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African Queen
8 Chestnut Grove
South Devon

Bits and Bobs Poems

Four Poems, one by young Nina Coldham, who features annually on our photo page, given to us in her best handwriting, written with her best silver ink pen after fishing with us one day. One by a very wise man, and two by a couple of very special Ladies.

Ode to the African Queen

Alan’s the Captain of the African Queen
The finest boat I’ve ever seen
It glides so smoothly through the sea
To find out where the fish may be.
Hilary is great at fixing my bait
I drop my line and then we wait
I feel a tug and make a wish
I hope it is a big big fish.
By the end of the day I’d got the best catch
The other guys had met their match.

By Nina Coldham aged 9

21 July 2004

A Wise Man

Only after the last tree has been cut down
Only after the last green field has been turned to desert
Only after the last river has been poisoned
Only after the last fish has been caught
Only then will you find that money cannot be eaten

• Translation from a North American Indian book of wisdom

Mother Love

You taught me from an early age that life was very dear
To come to you with anything I may begin to fear
You taught me how to skip and jump, you taught me how to laugh
You taught me how to walk along life’s very winding path
And so I’d like to thank you for the day that I was born
For all the love you gave me from your heart that is now worn

There is one thing you did not teach and that’s how hard it would be
When you finally went to heaven, and you I could not see
But in your faith and wisdom you knew I’d somehow cope
That I’d look up into the sky and find your love and hope

The sun I saw it shining and felt your warmth inside
And knew you were with me and standing by my side
The moon it shone so full and bright and I divided it into four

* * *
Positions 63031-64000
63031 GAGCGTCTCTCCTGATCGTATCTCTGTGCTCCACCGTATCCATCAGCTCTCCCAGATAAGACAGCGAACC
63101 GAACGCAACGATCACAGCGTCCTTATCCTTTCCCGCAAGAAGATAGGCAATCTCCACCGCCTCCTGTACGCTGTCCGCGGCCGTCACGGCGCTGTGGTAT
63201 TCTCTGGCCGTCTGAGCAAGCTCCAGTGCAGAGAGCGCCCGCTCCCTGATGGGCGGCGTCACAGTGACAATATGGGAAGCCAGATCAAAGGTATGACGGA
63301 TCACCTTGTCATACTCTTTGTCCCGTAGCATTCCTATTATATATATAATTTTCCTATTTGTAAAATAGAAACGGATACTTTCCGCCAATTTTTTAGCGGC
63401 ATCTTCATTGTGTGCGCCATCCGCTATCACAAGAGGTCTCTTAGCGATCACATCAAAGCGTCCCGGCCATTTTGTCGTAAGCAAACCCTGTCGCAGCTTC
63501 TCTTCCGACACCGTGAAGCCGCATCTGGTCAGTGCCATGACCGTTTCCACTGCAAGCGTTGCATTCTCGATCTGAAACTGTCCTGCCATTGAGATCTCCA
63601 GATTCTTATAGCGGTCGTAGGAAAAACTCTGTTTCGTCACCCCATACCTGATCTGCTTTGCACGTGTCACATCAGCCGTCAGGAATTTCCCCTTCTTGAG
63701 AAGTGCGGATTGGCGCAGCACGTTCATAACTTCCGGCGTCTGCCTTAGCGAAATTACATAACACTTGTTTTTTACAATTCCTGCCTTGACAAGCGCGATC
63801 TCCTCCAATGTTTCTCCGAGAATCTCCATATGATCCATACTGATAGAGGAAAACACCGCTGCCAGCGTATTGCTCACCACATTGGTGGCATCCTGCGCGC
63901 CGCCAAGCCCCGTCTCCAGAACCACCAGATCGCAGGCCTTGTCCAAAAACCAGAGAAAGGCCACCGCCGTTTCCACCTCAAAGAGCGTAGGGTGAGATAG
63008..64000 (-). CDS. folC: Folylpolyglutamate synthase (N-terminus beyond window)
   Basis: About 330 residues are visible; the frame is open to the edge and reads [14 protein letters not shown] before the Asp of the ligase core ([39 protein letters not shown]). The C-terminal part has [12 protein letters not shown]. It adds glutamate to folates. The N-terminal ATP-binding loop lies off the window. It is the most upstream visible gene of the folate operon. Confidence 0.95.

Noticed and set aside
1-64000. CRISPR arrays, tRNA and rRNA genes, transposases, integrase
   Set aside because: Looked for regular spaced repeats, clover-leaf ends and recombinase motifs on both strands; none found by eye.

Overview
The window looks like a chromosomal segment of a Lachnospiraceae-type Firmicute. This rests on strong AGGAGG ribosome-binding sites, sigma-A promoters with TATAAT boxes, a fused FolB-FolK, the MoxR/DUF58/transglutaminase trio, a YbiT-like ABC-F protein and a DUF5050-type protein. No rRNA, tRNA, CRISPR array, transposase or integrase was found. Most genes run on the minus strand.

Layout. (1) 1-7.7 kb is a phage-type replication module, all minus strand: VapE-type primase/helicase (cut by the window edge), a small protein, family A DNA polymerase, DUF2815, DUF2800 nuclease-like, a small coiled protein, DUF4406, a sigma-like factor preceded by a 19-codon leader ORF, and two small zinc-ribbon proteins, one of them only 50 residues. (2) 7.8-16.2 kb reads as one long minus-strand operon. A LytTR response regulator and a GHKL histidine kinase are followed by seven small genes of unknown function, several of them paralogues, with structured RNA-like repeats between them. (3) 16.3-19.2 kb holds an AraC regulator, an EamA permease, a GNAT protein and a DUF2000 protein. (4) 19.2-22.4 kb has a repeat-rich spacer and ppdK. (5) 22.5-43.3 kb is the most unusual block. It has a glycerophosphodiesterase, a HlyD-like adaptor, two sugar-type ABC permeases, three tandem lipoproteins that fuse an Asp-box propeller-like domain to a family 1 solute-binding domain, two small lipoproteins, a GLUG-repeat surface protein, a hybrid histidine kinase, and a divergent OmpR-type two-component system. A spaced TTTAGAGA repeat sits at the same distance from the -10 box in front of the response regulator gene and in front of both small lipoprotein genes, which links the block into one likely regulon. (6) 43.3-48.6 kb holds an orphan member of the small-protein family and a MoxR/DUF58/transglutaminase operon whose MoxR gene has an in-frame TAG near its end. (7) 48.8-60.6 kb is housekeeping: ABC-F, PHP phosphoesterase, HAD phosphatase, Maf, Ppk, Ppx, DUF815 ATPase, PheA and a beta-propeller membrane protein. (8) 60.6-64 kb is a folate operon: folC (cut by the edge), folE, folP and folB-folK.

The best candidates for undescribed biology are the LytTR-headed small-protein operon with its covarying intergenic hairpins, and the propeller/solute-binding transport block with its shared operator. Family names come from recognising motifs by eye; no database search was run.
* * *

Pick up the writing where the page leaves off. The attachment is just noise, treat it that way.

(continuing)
And each part represented a golden shiny door

The first one held your wisdom, the second held your love
The third it held sincerity, the fourth it held a dove
And this it flew to a twinkling star shining bright up in the sky
And that is when I knew I did not have to say goodbye


If I look out of the window when I am in my home
I find that twinkling little star and know I’m not alone

Written by Cynthia and dedicated to her mother Rebecca Joan, with love always.

I'm Very Well Thankyou
Sylvia Leadbetter

There is nothing the matter with me.
I'm as healthy as can be.
I have arthritis in both my knees.
And when I talk I talk with a wheeze.
My pulse is weak and my blood is thin.
But I'm awfully well for the shape I'm in.
Arch supports I have for my feet.
Or I wouldn't be able to be out on the street.
Sleep is denied me night after night.
My memory is failing, my head's in a spin.
But I'm awfully well for the shape I'm in.
The moral is this - as my tale I unfold.
That for you and me who are getting old.
It's better to say, "I'm fine" with a grin.
Than to let folks know of the shape we're in.
How do I know that my youth is all spent?
Well, my 'get up and go' has got up and went.
But I really don't mind when I think, with a grin.
Of all the grand places my 'got up' has bin.
Old age is golden I've heard said.
But sometimes I wonder as I get into bed,
With my ears in a draw, my teeth in a cup,
My specs on a table until I get up.
As sleep overtakes me I say to myself
"Is there anything else I could lay on the shelf?
When I was young my slippers were red.
I could kick my heels right over my head.
When I was older my slippers were blue,
But still I could dance the whole night through.
Now I am old my slippers are black.
I walk to the shop and puff my way back.
I get up each morning and dust of my wits
And pick up the paper and read the 'obits'.
If my name is still missing I know I'm not dead
And so I have breakfast and-go back to bed.